David R. Henderson  

The Feds' Attack on Forest Laboratories

PRINT
Good Short Book in Economics... What Is IQ - and Why Does It M...
At first, the FDA "grandfathered" older drugs. But in 1997, the FDA decided that some older drugs were actually "new drugs." Therefore, Forest needed to navigate the FDA's expensive and difficult new drug approval process. Forest didn't act quickly enough to follow all the proper procedures and violated the FDA's deadlines. FDA Commissioner Margaret M. Hamburg claimed that the government is going after companies that "pursue profits over the public's health." She knows better. Forest was trying to make profits by improving the public's health.
This is from Charles L. Hooper and David R. Henderson, "The Federal Government Bares Its Teeth At A Pharma CEO" in yesterday's Forbes.com.

In threatening not to buy drugs from Forest Laboratories unless it fires its CEO, the feds are taking a major step toward taking over companies.

What was Forest's other sin? Promoting off-label uses. Who else does that? Almost every doctor in America--and the federal government. Here's another excerpt:

And here's the irony. The U.S. government itself, through the Medicare program, for example, regularly pays for drugs prescribed off-label. Moreover, the government itself sometimes funds studies for off-label uses. The National Institute of Health National Eye Institute, for example, funded a clinical trial of Genentech's Avastin, already approved for cancer, for use on wet age-related macular degeneration. And the results, which came out last week, are promising. If off-label usage threatens public health, then Medicare and the NIH never got the memo.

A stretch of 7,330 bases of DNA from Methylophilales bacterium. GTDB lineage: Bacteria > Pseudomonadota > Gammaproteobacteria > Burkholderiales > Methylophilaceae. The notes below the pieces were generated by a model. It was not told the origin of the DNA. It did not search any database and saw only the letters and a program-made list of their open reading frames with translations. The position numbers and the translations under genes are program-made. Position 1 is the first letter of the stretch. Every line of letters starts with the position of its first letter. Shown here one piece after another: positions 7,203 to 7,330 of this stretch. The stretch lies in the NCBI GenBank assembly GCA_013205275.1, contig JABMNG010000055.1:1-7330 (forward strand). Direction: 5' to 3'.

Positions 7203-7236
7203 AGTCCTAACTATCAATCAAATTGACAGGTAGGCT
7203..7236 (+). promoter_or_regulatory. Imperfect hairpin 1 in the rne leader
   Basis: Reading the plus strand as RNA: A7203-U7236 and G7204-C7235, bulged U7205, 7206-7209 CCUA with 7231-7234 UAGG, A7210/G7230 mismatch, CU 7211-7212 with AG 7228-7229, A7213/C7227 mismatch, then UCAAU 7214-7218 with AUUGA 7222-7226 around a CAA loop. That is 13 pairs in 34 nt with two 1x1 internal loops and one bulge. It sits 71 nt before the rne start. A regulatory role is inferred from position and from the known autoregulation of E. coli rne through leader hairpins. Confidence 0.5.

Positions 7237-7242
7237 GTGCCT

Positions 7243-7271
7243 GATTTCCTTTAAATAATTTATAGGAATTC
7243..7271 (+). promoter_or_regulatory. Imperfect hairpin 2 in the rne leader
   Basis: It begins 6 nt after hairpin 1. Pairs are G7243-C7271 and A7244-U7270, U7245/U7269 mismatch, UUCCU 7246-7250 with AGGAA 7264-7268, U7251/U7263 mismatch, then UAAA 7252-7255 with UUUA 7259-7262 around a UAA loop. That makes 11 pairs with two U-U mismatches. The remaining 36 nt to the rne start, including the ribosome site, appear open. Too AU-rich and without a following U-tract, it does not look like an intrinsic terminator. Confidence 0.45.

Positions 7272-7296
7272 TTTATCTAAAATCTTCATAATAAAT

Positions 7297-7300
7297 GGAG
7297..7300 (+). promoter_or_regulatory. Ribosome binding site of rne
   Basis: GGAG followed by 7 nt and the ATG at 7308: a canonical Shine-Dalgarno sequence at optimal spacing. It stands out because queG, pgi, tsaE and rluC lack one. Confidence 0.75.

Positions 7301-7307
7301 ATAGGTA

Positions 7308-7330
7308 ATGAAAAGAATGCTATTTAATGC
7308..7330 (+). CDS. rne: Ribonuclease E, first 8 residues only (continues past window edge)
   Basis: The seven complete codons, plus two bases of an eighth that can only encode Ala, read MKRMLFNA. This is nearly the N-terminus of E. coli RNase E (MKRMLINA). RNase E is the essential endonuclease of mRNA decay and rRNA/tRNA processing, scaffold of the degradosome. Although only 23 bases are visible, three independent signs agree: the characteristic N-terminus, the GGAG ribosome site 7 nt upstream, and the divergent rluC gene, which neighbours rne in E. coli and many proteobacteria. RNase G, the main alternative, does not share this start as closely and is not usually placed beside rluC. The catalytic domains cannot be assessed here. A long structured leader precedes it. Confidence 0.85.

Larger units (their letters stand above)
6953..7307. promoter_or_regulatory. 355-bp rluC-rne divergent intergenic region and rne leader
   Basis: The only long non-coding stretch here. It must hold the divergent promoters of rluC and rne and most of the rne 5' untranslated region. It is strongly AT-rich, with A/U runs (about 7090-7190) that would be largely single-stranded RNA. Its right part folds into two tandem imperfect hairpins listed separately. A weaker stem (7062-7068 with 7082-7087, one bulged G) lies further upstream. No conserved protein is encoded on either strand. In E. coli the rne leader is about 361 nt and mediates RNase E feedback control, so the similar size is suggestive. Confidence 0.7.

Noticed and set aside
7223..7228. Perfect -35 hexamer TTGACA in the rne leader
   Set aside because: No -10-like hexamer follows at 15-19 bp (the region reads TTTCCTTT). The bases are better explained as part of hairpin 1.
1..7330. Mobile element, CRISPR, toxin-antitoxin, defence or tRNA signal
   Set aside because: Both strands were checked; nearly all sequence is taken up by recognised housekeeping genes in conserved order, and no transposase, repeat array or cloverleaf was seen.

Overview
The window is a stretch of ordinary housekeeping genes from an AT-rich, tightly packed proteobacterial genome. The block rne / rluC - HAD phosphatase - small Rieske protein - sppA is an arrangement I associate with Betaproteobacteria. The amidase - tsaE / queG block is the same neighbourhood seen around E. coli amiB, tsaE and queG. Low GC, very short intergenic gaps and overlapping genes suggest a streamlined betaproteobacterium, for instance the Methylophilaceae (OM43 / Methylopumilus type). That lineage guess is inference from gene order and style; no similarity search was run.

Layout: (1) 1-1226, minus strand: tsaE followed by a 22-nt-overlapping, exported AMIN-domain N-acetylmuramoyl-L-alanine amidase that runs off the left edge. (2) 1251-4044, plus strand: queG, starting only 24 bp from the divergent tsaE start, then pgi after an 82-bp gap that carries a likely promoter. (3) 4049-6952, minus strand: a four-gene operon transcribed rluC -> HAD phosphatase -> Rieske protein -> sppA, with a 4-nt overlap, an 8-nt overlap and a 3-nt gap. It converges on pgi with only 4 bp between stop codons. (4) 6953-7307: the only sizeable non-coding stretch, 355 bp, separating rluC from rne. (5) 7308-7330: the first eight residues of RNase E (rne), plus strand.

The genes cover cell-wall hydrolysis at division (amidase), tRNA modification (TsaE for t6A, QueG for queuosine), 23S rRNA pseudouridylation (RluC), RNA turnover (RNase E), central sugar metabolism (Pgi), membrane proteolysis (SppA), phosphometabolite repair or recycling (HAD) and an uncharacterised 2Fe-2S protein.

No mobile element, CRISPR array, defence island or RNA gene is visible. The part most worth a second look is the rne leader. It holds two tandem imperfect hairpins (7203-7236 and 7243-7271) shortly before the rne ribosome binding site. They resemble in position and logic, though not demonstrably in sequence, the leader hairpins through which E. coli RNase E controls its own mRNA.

Comments and Sharing





COMMENTS (1 to date)
Shangwen writes:

This reads like another example of White-Knight pharmophobia in the guise of "safety". It reminds me of the Mental Health Parity Act, which was a way for the government to be seen as conspicuously beating up on insurers, even though it was no surprise to see mandatory parity lead to treatment becoming less accessible because of rising costs.

I have a comment on a related phenomenon in Canada, which certainly confirms the widespread existence of non-standard pharmacotherapy practices.

Comments for this entry have been closed
Return to top